In this episode of California Employment NewsLukas Clary and Meagan Bainbridge discuss the U.S. Supreme Court decision in Viking River Cruises, Inc. v Moriana holding that the Federal Arbitration Act (FAA) preempts the California law precluding division of individual and non-individual Private Attorneys General Act (PAGA) actions for purposes of compelling arbitration. Not

The long-awaited decision by the US Supreme Court in Viking River Cruises, Inc. v. Moriana was issued on June 15, 2022, and brings some good news for California employers. The issue before the court was whether the Federal Arbitration Act (FAA) preempts a rule of California law that invalidates contractual waivers (e.g. arbitration agreements) of the right to assert representative claims under California’s Private Attorneys General Act (PAGA).
Continue Reading CA Employers: Good News from the US Supreme Court PAGA Actions May Be Subject to Arbitration After All

In this episode of California Employment NewsLukas Clary and Meagan Bainbridge discuss steps that employers can take to comply with employee records requests, while also mitigating the risk of potential workplace violation claims.

Watch this episode on the Weintraub YouTube channel, here.

Assembly Bill (“AB”) 2069 was introduced by the California Assembly on February 7, 2018. Currently, California employers can deny employment or impose discipline on cannabis users, regardless of whether such use is for medical purposes. AB 2069 would amend the Fair Employment and Housing Act (“FEHA”) to make it an unlawful practice for an employer to take adverse action against an applicant or employee because of a positive drug test for cannabis (by a medical cannabis card holder) or because of one’s status as a medical cannabis card holder.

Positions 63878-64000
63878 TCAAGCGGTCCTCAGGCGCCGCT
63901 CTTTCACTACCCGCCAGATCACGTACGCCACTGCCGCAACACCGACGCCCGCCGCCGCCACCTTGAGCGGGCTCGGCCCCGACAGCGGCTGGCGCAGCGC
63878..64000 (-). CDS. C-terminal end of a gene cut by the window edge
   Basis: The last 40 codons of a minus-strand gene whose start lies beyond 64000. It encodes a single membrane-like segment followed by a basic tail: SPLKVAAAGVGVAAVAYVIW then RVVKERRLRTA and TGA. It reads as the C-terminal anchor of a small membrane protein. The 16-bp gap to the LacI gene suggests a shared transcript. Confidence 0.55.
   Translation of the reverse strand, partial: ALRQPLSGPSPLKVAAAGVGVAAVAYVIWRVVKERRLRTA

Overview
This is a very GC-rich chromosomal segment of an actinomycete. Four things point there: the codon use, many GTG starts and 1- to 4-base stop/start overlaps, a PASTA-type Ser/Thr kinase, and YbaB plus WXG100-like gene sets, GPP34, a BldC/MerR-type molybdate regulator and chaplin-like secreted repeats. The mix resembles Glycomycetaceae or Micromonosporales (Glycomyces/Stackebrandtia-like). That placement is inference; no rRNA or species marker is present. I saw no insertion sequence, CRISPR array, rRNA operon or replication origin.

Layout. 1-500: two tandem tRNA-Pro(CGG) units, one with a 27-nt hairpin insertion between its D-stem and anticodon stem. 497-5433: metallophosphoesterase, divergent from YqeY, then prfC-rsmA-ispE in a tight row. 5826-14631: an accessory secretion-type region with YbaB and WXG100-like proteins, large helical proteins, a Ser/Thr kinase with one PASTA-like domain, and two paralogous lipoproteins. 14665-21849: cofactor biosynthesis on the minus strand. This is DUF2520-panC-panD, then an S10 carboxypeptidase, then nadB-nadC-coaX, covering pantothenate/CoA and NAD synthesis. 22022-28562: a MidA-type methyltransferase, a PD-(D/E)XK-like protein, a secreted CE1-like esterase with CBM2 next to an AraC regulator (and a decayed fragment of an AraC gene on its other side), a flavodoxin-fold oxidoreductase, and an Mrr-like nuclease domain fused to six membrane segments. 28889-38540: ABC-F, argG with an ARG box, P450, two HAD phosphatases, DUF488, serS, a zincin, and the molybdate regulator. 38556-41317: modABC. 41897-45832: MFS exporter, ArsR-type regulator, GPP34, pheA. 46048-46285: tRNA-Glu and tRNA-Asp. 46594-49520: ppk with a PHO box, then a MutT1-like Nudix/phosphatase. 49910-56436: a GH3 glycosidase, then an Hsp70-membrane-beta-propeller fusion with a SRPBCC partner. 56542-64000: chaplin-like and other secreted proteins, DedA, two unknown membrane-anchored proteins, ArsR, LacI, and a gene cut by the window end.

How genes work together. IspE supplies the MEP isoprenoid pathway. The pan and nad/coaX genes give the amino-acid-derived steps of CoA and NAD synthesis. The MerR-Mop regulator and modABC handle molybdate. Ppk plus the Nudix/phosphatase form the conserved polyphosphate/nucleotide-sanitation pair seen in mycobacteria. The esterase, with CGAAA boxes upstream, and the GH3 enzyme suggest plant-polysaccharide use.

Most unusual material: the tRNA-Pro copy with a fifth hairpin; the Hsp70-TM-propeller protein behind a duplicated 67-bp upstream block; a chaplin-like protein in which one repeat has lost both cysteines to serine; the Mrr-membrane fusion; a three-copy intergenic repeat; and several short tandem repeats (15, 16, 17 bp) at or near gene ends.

Continue Reading Medical Cannabis Users May Soon be Protected Under FEHA – AB 2069

Equal pay claims just got a lotLucas Clary 02_web tougher to defend in California.  Last month, Governor Jerry Brown signed SB 358, a new law which aims to curb a statewide pay disparity between men and women.  The law, dubbed the California Fair Pay Act, goes into effect on January 1, 2016 and requires immediate, affirmative assessment by most California employers. 

Overview of the California Fair Pay Act. 

Current law already requires California employers to pay men and women the same wage for performing equal work in the same establishment.  The new law broadens that requirement.  It removes the term “equal work” and replaces it with “substantially similar work.”  This means work that is substantially similar when viewed as “a composite of skill, effort, and responsibility, and performed under similar working conditions.”  The new law also removes the “same establishment” requirement, meaning that employees can now bring equal pay claims by showing the employer paid an opposite sex employee at a different location higher wages for substantially similar work.
Continue Reading California’s New Equal Pay Laws Promise to Bring More Litigation